Despite these obstacles, the African American league was created by Andrew “Rube” Foster and his fellow team owners that owned African American teams to create a professional league rewarding African American players who enjoyed the game and wanted to play professionally. 

As baseball touched every corner of the United States, small groups of African Americans played with their white teammates on the diamond shaped field. However, because of segregation and Jim Crow laws, these small groups of African American players began to disappear.

Foster was one of those players. He craved the game of baseball and so did other African Americans who began forming their own teams to move away from the interacial conflict within baseball and finding players alike who enjoyed the game. Foster was able to make a name for himself in the Leland Giants as one of the best pitchers in the country before these groups of African Americans playing baseball disappeared. He would also become a manager for the African American League after it’s formation.

Foster would later partner with the Chicago White Sox’s owner’s son-in-law to negotiate for his own team, the Chicago American Giants, to play at the old White Sox stadium and later create the finest African American team.

Foster saw booking agents as the villains of African American teams since they could interfere with game scheduling and also how they unfairly treated African American teams. Foster would write columns targeting booking agents and advocating for an independent African American league.

After negotiating with other owners that owned African American teams he and other owners would form the African American League. However the league wouldn’t last long. Foster would break down and retire from the league in 1926 and would later pass away in 1930.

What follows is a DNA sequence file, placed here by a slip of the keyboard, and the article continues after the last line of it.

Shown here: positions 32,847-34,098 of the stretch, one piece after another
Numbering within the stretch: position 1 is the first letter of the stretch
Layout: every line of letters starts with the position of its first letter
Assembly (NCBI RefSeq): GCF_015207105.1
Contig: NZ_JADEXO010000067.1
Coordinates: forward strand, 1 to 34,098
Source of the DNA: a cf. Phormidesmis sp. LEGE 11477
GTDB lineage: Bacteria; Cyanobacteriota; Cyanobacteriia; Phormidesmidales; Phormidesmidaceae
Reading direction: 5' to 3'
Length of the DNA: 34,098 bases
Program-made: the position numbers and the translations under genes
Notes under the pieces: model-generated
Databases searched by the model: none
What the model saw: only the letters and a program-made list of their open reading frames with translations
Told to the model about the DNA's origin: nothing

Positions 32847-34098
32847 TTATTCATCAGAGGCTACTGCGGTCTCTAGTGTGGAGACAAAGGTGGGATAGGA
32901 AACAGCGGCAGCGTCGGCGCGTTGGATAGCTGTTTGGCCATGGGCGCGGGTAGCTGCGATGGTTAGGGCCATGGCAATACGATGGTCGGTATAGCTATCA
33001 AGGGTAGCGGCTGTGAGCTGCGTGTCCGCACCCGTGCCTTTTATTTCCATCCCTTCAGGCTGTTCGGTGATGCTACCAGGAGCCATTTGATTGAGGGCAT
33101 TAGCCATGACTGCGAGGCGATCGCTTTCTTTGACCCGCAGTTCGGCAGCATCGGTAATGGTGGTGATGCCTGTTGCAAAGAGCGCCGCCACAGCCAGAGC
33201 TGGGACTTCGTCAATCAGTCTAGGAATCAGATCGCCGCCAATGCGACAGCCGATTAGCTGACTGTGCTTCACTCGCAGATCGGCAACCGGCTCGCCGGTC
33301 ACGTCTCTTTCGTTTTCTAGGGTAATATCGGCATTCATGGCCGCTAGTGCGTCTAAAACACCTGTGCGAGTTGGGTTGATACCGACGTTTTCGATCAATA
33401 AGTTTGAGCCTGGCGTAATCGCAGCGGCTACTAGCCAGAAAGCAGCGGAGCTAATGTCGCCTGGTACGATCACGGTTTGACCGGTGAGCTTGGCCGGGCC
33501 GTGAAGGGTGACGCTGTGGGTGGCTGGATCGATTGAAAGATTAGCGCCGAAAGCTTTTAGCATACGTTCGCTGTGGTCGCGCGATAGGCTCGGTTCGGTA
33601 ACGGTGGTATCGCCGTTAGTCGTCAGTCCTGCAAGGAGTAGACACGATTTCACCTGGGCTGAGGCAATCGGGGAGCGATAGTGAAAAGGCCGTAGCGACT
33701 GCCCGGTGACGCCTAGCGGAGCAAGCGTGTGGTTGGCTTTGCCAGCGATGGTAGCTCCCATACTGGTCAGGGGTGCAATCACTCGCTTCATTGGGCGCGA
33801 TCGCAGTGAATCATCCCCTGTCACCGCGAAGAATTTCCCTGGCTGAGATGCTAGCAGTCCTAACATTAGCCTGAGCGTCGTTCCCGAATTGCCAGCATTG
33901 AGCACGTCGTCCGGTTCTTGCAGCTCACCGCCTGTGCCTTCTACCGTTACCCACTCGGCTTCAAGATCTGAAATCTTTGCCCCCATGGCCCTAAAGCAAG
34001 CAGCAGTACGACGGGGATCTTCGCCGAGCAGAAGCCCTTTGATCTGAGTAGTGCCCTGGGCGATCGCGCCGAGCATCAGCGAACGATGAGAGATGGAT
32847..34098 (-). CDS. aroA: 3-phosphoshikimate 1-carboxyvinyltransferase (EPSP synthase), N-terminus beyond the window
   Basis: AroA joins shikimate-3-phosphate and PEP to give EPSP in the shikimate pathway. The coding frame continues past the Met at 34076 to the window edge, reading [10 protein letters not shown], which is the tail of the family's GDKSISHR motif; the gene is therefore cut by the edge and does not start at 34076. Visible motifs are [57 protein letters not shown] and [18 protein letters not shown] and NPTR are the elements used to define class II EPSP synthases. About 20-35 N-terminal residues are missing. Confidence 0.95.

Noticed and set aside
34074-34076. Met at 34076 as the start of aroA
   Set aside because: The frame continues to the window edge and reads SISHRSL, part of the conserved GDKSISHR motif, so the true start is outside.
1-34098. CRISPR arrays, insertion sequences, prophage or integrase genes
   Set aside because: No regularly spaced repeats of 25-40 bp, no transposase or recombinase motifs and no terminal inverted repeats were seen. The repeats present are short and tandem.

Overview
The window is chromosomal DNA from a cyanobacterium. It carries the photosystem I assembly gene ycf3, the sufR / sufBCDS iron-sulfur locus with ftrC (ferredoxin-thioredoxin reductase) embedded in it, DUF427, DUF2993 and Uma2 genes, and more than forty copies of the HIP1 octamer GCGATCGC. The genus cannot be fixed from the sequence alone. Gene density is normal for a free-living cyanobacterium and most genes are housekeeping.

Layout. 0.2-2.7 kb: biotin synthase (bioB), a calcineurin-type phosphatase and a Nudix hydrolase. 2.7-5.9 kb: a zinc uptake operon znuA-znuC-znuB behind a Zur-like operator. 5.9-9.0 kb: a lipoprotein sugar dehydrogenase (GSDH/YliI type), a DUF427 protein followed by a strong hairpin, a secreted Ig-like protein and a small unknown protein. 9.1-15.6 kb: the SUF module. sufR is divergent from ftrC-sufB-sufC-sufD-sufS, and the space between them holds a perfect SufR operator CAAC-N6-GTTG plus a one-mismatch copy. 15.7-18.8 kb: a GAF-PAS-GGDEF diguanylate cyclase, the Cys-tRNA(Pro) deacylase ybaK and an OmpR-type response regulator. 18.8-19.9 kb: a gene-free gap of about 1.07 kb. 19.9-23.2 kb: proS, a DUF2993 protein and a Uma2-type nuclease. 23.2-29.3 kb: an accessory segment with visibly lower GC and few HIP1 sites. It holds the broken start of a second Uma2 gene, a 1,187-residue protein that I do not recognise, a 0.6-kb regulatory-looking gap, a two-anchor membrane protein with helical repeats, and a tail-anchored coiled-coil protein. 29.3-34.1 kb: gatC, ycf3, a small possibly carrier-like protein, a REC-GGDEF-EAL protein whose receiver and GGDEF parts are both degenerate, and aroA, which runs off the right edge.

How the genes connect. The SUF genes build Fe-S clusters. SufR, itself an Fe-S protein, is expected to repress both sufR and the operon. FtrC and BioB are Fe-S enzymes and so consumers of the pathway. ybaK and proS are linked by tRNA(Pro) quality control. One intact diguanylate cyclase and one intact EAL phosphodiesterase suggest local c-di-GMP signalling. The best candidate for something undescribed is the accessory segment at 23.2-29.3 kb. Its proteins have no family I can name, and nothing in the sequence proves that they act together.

Financial hardships from the Great Depression impacted African American teams and overall impacted the league and would be shut down. However it was also revived though with weaker operations. Up until 1947 that would all change ending the league for good.

One notable player, Jackie Robinson, would shatter the racial barrier of baseball. 

Robinson originally played for the Kansas City Monarchs, an African American team, but over time, Robinson would be inducted into the major league and would become a member of the Dodgers. When Jackie Robinson put on the Dodgers uniform in Apr. 1947 the color barrier was officially shattered.

The African American league would later fold on itself and close its doors since most of its top-tier players would be inducted into the major league teams allowing for inter-racial games to be played.

After all of the commotion with interracial leagues, baseball legends would rise and fall. Baseball would later be shaped into the modern league we all know and love today. The sport has changed tremendously through the first clubs being made, racial based leagues, and the color barriers of baseball being shattered.